The most common microbial etiology of acute uncomplicated cystitis is Escherichia coli, which causes 80% to 85% of cases.4,5 The second most common pathogen is Staphylococcus saprophyticus, which is responsible for approximately 5% to 15% of cases. Other less common microbial etiologies of acute cystitis include Klebsiella pneumoniae, Proteus mirabilis, and Streptococcus agalactiae.4,5 These organisms may also cause uncomplicated pyelonephritis, while complicated cases in hospitalized patients may be caused by additional organisms such as Enterobacter species (spp), Pseudomonas aeruginosa, Enterococcus spp, or Staphylococcus spp.1 

Approach to Treatment

The authors of the updated guidelines point out several changes since the guidelines were previously published in 1999.2 The first is that there has been an increase in antimicrobial resistance of urinary pathogens. There has also been an increased understanding of the importance of minimizing “collateral damage,” which has been more commonly associated with the use of third-generation cephalosporins and the fluoroquinolones. “Collateral damage” has been defined as the ecologic adverse effects of antimicrobial therapy in terms of the selection of drug-resistant organisms, unwanted effects (such as Clostridium difficile infection), or the development of colonization or infection with drug-resistant organisms.8 Finally, there have been additional clinical studies with various antimicrobial agents and durations of therapy since the publication of the previous guidelines. These factors were taken into account in the updated recommendations.2 

Additional factors that the clinician should take into account when deciding the most appropriate antimicrobial regimen for a patient with a UTI include availability of the medication, ability of the patient to tolerate oral medications, the patient’s allergy history, and local antimicrobial resistance patterns.2 

Treatment of Acute Uncomplicated Cystitis

The updated guidelines recommend nitrofurantoin, trimethoprim-sulfamethoxazole (TMP-SMZ), or fosfomycin as the first-line treatment for acute uncomplicated cystitis.2 The recommended dosing regimen, duration of therapy, and therapeutic considerations for each agent are included in TABLE 1. If the clinician is uncertain as to whether a patient’s diagnosis is cystitis or pyelonephritis, nitrofurantoin and fosfomycin should be avoided because adequate drug levels in renal tissues are not achieved with these agents.2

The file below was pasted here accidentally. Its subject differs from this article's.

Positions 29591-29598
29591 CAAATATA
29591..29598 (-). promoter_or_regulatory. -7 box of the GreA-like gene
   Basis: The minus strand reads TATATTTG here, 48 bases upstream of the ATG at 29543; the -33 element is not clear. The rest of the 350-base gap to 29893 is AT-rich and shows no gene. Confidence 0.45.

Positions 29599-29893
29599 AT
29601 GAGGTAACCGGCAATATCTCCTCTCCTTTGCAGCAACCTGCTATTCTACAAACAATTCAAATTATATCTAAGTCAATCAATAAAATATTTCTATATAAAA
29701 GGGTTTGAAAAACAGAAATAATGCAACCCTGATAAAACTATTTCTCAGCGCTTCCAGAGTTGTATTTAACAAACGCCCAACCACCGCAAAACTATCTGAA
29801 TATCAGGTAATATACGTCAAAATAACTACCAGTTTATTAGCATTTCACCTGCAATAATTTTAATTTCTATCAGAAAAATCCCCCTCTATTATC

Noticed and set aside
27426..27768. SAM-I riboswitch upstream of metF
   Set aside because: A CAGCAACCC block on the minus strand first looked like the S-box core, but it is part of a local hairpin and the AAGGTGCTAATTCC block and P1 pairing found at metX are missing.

If one of the first-line agents cannot be used, a fluoroquinolone or b-lactam agent may be considered (TABLE 1).2,9-11 Although fluoroquinolones are highly efficacious, the guidelines consider this class of agents as alternatives in order to preserve their use for other indications. There has been an increasing prevalence of resistance of uropathogens and other microorganisms to the fluoroquinolones, potentially causing infections at other body sites that are more difficult to treat. If an agent in this class is used to treat a patient for cystitis in a geographic area of high resistance, close follow-up is warranted.2 

Although several b-lactam options are available for the treatment of uncomplicated cystitis, most studies have demonstrated inferior rates of cure with b-lactams as compared to fluoroquinolones. It is believed that these lower rates of cure are a result of lower rates of eradication of vaginal uropathogens, so that the vaginal reservoir remains a potential source of continued infection. One randomized, single-blind study showed that a 3-day regimen of amoxicillin-clavulanate was less effective than a 3-day course of ciprofloxacin for the treatment of uncomplicated cystitis in women, even when the source of infection was a susceptible strain of bacteria.12 Although cefdinir is recommended as an option in the guidelines based upon results of a study that found comparable clinical and microbiologic cure rates with cefdinir 100 mg twice daily as compared to cefaclor 250 mg three times daily for 5 days,11 cefdinir is not FDA approved for this indication and is currently available in a 300-mg capsule dosage form.9